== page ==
Tyler’s embrace of Kent’s repertory and her development of his method of prescribing by associating “drug pictures” with the patient’s corresponding “disease picture” helped restore homeopathy as both a science and an art form. For Tyler this elevated the practice beyond that of allopathic case-taking. In her 1927 paper “Different Ways of Finding the Remedy” she asserted that “The homoeopathic doctor is all that the others are — and then more.”

Tyler’s influence extended beyond the new generation of homeopathic doctors, her promulgation of Kentianism helping lay the foundations for a boom in lay homeopathy in the mid twentieth century:

The writings of Margaret Tyler and her colleagues made homeopathy accessible to people who lacked a medical background – hence their continuing popularity today…

Although it is difficult to be certain, it seems likely that the concept of “constitutional prescribing” in the modern sense is largely due to Margaret Tyler and her associates…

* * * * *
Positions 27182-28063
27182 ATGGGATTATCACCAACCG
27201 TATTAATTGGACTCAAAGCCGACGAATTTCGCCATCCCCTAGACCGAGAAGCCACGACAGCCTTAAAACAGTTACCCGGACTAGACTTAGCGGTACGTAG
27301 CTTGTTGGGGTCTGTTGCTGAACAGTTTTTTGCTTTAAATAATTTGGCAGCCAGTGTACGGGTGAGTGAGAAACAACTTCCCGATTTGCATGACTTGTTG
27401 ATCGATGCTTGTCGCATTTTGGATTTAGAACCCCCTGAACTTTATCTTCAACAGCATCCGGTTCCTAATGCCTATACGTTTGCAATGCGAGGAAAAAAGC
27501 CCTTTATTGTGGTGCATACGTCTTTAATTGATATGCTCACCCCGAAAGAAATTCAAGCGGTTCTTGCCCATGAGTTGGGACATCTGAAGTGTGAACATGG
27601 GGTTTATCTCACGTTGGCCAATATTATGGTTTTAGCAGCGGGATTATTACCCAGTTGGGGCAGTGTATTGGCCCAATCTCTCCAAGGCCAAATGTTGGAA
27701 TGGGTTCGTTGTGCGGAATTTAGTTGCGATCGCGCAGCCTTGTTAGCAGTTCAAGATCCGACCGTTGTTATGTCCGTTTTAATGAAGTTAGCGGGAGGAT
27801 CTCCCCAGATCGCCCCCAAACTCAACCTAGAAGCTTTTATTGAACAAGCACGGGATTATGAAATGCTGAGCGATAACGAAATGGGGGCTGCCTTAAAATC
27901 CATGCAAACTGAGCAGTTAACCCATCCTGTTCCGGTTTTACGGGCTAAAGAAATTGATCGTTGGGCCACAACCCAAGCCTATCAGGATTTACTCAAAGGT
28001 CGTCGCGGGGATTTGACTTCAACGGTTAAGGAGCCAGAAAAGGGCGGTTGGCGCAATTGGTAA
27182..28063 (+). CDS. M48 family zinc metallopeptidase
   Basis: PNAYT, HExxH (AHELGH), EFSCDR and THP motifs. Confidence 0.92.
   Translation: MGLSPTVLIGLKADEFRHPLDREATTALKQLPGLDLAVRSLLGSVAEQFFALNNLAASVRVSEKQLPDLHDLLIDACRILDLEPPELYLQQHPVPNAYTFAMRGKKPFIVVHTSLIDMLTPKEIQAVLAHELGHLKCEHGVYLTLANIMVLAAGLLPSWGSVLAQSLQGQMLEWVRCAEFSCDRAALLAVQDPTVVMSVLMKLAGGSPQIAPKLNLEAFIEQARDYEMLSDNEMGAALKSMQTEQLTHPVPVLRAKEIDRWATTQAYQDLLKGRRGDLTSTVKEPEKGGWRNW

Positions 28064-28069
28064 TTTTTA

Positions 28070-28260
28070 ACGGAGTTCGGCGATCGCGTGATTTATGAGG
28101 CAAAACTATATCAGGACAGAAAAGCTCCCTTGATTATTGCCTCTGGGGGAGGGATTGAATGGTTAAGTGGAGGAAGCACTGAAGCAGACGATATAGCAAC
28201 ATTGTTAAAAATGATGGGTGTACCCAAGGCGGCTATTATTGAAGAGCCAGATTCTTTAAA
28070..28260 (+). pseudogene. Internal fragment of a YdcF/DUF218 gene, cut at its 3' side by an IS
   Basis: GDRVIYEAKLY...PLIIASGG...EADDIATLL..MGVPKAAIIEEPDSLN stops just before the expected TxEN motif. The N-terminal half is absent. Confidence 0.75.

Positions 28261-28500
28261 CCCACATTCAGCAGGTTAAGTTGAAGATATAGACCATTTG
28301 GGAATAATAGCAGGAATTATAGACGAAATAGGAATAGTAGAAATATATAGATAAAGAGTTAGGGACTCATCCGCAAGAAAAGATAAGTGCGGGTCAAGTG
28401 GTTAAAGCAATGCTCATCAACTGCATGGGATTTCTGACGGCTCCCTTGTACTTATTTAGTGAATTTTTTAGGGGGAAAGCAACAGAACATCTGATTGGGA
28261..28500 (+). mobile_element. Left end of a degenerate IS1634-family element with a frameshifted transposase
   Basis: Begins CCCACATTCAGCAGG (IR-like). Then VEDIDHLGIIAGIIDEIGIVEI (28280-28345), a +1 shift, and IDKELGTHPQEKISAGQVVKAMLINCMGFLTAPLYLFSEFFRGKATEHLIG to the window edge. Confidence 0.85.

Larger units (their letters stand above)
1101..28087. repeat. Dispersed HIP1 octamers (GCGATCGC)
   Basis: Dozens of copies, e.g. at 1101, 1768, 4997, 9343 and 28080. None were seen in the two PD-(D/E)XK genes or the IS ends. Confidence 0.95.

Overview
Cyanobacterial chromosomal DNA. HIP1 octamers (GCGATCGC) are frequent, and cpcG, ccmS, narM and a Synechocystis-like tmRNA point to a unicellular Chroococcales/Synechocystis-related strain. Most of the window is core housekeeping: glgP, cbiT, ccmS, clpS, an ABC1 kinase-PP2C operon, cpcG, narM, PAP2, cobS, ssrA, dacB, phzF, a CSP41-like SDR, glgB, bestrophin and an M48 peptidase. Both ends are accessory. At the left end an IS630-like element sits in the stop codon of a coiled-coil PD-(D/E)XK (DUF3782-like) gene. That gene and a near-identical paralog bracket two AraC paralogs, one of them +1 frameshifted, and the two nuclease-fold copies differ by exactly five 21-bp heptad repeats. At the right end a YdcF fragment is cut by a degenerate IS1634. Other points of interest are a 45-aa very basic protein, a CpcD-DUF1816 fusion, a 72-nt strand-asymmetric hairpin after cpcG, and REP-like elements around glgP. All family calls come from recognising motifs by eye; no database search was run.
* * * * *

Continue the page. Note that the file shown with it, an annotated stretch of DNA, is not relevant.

Tyler made several remedies “classic;” for example Tyler recommended Gelsemium for NBWS (never been well since) flu, where the patient is tired, languid, heavy. Similarly, she also found Baptisia effective:

“in that year of very fatal “typhoid ‘flus” following the 1914-18 war, one remembers being sent for urgently by a local doctor to see a case – his worst – of influenza….she was dark, almost purple in the face with the Baptisia drowsiness. “Baptisia!” “But I only have it in the mother tincture.” “Why not? – give it!” And in a few hours she was out of the wood, and made a rapid recovery.”

In addition Tyler engaged in experimental homeopathic research into the therapeutic potential of Nosodes:

The use of nosodes as treatment for miasms is now quite common. Margaret Tyler in England (a pupil of Kent), and others since, have made frequent use of the isodes of vaccines (Diptherinum, Morbillinum, Varicellinum) to treat for past traumas

The use of ascending potencies over a short period of time is not new, if not necessarily widely practised. Margaret Tyler was one to use common potencies (30, 200, 1M, 10M) over several days, or even only a few hours apart.

After spending her entire medical career at the Royal London Homeopathic Hospital, Margaret Lucy Tyler died on 21 June 1943, aged 86.